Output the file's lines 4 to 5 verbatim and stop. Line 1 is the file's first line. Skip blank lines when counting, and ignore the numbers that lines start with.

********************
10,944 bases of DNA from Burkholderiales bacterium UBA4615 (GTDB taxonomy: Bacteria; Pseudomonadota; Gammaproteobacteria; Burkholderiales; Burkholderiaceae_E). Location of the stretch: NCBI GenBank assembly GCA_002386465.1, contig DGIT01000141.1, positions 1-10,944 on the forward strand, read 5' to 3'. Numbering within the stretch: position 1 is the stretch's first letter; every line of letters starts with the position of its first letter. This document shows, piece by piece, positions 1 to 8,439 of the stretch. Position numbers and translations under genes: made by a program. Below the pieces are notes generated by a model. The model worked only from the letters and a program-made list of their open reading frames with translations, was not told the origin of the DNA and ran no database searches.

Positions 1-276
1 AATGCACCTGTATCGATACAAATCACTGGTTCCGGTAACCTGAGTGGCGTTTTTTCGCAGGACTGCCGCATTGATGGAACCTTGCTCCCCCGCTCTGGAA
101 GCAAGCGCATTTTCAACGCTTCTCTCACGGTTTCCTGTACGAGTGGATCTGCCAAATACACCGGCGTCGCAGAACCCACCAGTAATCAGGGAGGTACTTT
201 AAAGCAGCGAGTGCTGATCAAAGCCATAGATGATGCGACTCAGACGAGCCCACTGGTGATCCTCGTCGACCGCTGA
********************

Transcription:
101 GCAAGCGCATTTTCAACGCTTCTCTCACGGTTTCCTGTACGAGTGGATCTGCCAAATACACCGGCGTCGCAGAACCCACCAGTAATCAGGGAGGTACTTT
201 AAAGCAGCGAGTGCTGATCAAAGCCATAGATGATGCGACTCAGACGAGCCCACTGGTGATCCTCGTCGACCGCTGA